- arteries of the upper limb
- subclavian vein
- thoracic outlet syndrome;
- injuries are rare because of overlying bony skeleton;
- right subclavian artery originates from innominate artery & passes into neck behind the right SC joint;
- left subclavian artery comes off aortic arch and enters neck behind left sternoclavicular joint;
- as it traverses the base of the neck, it lies between the anterior scalene and the scalene medius muscle;
- subclavian artery is divided into three parts by its relation to scalenus anticus muscle;
- at lateral border of first rib the subclavian artery continues as axillary artery;
- frxs of first rib or clavicle may cause injury to subclavian vessel, but this is rare;
- assoc neurological injuries frequently cause permanent disability;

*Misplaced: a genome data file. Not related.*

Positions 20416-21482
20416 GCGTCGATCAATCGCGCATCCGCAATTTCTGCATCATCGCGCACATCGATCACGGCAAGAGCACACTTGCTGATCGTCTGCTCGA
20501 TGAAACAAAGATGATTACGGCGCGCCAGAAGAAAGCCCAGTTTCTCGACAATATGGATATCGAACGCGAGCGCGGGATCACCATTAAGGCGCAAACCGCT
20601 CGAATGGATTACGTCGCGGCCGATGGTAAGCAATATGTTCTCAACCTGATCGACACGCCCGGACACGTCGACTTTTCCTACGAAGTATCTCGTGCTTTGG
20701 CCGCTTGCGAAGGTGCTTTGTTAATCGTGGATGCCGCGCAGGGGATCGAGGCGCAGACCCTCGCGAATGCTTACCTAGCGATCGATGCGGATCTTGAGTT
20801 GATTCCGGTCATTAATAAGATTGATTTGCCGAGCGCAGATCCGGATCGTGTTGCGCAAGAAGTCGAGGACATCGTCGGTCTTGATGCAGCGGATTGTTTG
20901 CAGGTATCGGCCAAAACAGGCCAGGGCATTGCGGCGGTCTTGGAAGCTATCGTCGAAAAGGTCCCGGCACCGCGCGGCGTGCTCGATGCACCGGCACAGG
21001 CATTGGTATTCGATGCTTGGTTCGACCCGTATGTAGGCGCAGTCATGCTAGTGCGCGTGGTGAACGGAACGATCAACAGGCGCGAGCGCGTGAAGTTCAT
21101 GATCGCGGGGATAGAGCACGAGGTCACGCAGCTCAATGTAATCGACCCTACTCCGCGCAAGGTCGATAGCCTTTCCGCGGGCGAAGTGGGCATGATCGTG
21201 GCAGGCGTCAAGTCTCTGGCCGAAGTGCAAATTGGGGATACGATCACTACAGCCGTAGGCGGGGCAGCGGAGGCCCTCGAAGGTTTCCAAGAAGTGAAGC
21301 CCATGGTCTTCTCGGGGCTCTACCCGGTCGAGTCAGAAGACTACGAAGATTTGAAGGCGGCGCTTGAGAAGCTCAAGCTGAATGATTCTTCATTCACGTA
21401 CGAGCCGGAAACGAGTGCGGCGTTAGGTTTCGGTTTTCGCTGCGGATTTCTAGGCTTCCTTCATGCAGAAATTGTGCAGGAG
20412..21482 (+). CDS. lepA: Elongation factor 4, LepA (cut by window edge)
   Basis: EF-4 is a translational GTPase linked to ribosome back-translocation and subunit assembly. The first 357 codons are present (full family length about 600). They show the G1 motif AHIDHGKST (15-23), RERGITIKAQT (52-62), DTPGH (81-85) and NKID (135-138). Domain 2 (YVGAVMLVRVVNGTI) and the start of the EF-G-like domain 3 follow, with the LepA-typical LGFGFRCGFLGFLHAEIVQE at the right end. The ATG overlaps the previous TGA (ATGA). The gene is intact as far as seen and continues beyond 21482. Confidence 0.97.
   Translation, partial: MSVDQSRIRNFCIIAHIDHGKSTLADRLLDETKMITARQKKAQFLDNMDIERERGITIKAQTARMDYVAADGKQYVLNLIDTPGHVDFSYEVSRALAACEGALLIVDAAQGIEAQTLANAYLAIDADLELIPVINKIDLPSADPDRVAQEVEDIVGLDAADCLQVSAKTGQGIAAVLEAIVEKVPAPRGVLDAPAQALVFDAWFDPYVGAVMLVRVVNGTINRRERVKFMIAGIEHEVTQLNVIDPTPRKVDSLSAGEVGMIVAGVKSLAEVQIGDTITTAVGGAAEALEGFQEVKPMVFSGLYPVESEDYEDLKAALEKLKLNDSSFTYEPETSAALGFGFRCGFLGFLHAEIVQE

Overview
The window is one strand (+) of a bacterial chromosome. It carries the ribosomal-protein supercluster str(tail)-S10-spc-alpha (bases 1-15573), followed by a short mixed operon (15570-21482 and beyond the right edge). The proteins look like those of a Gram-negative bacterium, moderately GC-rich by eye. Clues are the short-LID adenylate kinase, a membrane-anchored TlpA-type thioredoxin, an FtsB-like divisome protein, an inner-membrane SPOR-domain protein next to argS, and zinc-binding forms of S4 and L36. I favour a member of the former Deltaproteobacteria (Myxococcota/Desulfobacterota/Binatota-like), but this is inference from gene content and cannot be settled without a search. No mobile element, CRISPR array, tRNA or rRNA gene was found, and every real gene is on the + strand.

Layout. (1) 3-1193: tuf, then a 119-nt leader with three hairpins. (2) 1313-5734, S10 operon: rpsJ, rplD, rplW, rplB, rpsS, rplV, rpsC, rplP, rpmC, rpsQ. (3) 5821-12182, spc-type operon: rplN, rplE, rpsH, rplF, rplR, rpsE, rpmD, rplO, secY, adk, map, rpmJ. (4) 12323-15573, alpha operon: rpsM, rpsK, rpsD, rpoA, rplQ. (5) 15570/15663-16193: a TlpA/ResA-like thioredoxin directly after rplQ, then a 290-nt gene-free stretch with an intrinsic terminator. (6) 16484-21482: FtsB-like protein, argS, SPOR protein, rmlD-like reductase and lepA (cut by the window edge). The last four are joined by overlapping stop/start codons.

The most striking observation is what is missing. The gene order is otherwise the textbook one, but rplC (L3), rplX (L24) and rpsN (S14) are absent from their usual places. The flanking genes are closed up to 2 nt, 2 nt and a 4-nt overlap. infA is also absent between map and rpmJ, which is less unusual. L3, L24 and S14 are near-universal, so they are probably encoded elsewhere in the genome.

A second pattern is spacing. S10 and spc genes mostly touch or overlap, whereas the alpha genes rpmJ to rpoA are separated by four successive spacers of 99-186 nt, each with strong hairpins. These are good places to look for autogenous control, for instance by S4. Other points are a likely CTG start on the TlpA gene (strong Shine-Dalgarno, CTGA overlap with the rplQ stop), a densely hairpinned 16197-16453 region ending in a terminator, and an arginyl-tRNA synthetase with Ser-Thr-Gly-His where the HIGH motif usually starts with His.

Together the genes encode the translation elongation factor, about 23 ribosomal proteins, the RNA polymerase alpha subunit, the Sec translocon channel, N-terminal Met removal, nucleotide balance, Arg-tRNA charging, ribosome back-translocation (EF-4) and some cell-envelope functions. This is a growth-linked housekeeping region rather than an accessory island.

- when neurologic deficit is caused by compression of brachial plexus by hematoma rather than by direct injury, early evacuation of hematoma may result in significant functional improvement;
- there are a few small series of patients with subclavian injuries w/ neurologic deficits:
- prompt exploratory surgery even in absence of distal ischemia, w/ goal of relieving compression on brachial plexus by hematoma;
- pts will improve if there is not direct injury to brachial plexus;
- ligation of the subclavian artery is usually well tolerated because of execellent collateral circulation around the shoulder girdle;
- Subclavian Artery Aneurysms:
- usually do to atherosclerosis, but may be due to trauma;
- if thrombosis is present, there may be emboli to hands;
- these may be either intrathoracic or supraclavicular (pulsating mass)
- usually is seen on the right side;
- most of these aneurysms contain mural thrombi
An Experience with Upper-Extremity Vascular Trauma.
Year Book: Management of Arm Arterial Injuries.
Evaluation of patients with thoracic outlet syndrome.
Arterial abnormalities of the shoulder in athletes.
Original Text by Clifford R. Wheeless, III, MD.
Last updated by Data Trace Staff on Wednesday, April 11, 2012 12:12 pm